Meditation: proven science – very, very, very proven

Meditation: still considered an “alternative” and “complementary” treatment

Meditation: not at all a part of mainstream Western Medicine, only Eastern Medicine

Meditation: thousands upon thousands of research articles proving how it positively affects and changes the brain

Meditation: might just be the absolute best, scientifically proven intervention for healing the brain that was never recommended to you by your doctor.  Certainly wasn’t recommended to me and every single other stroke survivor that I have ever met.

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Original post from Dean’s blog……

Harvard neuroscientist: Meditation not only reduces stress, here’s how it changes your brain

But I bet your doctor doesn’t have this as a stroke protocol.
http://www.washingtonpost.com/news/inspired-life/wp/2015/05/26/harvard-neuroscientist-meditation-not-only-reduces-stress-it-literally-changes-your-brain/?
A couple of lines from there. Why the hell doesn’t your doctor know about this? And prescribe this? Are they that clueless?We found long-term meditators have an increased amount of gray matter in the insula and sensory regions, the auditory and sensory cortex.

We also found they had more gray matter in the frontal cortex, which is associated with working memory and executive decision making.

Q: So how long does someone have to meditate before they begin to see changes in their brain?
Lazar: Our data shows changes in the brain after just eight weeks.



Categories: Brain stuff, Health, Recovery, Rehab, Stroke stuff

Tags: , , , , , , ,

19 replies

  1. Ah yes Amy, I’m going to be considered the worst bastard there is out there in stroke. And I will prove every single one of them wrong. No arrogance in me, none whatsover.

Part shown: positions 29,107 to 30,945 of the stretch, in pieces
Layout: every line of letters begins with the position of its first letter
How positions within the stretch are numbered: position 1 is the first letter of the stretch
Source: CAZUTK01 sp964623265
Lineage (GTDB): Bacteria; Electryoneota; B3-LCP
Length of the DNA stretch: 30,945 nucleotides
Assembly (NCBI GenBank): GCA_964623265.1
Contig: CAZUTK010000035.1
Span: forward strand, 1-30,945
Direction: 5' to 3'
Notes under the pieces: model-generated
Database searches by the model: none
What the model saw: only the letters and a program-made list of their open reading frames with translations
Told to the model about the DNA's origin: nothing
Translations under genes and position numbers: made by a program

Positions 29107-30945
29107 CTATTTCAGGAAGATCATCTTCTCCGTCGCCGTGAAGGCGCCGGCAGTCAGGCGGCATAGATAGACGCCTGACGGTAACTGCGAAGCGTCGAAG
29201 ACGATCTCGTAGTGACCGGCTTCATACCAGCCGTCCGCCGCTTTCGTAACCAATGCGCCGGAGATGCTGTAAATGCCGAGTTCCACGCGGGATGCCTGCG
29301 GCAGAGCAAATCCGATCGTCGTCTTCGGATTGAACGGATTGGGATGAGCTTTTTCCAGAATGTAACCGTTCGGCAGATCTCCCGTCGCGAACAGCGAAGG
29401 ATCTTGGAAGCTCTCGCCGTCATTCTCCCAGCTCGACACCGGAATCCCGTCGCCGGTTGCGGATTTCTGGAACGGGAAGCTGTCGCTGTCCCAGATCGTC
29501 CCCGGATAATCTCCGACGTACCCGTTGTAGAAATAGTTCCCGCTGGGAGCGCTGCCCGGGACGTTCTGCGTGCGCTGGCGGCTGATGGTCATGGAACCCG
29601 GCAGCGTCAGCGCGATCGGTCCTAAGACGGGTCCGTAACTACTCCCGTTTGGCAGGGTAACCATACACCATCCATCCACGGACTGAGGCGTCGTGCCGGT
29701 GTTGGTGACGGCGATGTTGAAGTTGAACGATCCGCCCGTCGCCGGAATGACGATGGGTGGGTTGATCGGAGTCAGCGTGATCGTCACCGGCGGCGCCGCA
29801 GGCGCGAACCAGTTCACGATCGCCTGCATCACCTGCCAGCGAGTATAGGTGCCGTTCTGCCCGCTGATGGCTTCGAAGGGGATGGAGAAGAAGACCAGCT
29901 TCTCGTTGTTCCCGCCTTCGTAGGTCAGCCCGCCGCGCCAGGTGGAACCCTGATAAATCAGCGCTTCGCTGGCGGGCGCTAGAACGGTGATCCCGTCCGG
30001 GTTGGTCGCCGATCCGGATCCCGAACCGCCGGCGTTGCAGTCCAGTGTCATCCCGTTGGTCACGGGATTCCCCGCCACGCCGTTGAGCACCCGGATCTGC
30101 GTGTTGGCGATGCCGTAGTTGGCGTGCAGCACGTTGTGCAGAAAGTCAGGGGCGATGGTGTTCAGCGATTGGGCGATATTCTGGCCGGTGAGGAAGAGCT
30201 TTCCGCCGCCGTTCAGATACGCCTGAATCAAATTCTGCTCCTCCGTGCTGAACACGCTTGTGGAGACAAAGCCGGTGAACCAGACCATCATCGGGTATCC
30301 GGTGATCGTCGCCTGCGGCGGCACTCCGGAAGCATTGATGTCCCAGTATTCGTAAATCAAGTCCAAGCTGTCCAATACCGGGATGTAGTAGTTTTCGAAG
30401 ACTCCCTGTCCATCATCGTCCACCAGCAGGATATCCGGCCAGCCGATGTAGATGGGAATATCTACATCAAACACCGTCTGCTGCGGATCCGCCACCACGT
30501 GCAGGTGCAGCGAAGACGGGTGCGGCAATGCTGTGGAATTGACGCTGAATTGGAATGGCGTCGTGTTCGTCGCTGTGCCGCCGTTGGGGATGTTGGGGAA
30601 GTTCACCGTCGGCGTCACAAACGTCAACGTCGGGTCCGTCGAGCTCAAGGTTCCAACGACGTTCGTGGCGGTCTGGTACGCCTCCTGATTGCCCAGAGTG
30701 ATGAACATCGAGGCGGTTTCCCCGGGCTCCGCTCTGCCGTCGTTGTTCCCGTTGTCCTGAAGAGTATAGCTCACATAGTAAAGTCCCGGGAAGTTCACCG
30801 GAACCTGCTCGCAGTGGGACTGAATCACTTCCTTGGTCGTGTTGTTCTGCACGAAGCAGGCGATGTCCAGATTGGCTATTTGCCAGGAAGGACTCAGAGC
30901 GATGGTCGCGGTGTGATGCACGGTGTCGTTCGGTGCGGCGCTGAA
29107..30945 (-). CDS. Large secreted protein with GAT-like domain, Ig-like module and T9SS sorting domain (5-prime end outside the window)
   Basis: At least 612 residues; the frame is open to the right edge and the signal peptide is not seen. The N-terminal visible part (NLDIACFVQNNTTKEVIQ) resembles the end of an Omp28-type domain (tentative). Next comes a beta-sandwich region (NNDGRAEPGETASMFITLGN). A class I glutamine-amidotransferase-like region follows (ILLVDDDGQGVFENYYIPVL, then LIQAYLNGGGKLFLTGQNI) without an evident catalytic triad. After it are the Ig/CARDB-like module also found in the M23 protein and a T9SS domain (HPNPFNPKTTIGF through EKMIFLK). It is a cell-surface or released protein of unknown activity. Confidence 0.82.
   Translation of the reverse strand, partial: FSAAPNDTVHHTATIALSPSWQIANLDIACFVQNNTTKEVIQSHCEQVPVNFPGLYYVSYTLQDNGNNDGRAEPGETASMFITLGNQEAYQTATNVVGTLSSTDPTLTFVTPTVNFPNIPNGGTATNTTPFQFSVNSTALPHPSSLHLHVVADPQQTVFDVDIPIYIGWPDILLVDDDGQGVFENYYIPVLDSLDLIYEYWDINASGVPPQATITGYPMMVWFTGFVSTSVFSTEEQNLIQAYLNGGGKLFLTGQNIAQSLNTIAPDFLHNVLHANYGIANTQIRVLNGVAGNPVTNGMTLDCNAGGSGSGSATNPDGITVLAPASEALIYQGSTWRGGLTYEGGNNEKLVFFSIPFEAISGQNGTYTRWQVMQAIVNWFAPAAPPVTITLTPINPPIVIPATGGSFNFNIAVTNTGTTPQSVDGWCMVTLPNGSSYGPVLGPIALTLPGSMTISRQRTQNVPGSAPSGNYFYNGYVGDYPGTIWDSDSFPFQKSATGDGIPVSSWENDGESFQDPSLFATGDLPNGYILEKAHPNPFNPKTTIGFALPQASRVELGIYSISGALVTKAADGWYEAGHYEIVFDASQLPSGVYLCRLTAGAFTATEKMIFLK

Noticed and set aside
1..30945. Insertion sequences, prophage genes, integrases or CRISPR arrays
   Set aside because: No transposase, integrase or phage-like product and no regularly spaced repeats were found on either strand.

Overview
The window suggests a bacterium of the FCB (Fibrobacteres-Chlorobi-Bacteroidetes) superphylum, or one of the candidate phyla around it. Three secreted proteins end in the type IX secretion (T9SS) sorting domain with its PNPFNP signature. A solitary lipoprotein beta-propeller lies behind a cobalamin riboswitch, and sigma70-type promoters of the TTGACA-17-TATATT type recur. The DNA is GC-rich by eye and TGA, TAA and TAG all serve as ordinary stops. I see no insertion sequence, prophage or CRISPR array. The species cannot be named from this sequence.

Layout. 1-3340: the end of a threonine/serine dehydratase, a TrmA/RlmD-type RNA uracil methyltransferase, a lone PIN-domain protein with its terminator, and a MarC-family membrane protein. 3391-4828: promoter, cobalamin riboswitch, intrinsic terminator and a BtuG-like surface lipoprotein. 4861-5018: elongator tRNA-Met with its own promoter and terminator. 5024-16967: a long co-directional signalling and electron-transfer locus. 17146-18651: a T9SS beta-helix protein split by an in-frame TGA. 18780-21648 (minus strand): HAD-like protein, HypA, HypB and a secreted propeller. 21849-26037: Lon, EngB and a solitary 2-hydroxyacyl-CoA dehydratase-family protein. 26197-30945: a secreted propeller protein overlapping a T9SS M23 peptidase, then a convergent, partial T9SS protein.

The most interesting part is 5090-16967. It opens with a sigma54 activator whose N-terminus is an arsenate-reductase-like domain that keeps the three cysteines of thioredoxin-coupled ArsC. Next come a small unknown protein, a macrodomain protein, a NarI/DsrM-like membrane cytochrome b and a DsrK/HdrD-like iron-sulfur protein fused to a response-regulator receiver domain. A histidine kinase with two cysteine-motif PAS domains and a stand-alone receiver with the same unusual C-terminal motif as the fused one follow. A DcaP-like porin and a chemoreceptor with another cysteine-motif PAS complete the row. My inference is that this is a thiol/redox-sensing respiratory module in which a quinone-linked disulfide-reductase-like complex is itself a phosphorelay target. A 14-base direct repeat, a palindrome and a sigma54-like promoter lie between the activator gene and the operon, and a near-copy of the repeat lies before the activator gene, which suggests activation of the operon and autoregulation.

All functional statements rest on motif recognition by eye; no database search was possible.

2. Sorry Amy, I’m getting really pissy in my blog. I really hate interacting with stupid people.

  3. I can’t stand up when I’m on the floor. Do you have suggestions for any other forms of meditation?

    • So I uhh accidentally published my reply to your comment as an entire blog post so my reply should be in your email right now. LOL oops!!!!!!!!!!! No more replying to comments on my phone.

      You don’t have to sit on the floor to meditate. You can sit in a chair or anywhere else that’s comfortable.

      • I wondered why I got that email! Meditation can be done anywhere on a chair on the floor. If you look it up you have to practice at it, trying to clear your mind. We had an instructor come into work that showed us some simple stuff that I am experimenting with. It’s doing it every day and finding your center. The brain I believe can be reprogramed..

        • I most definitely have PTSD now, without question. Sometimes I feel as if I have absolutely no control over my emotions. Meditation is the only thing that helps.

          • I find talking helps but I need to feel I have control not it. Why did it happen, why did I loose control? I really hope I can find a way to control it because I’ll be fine for months then boom it slowly comes back, a bit at a time then hits me.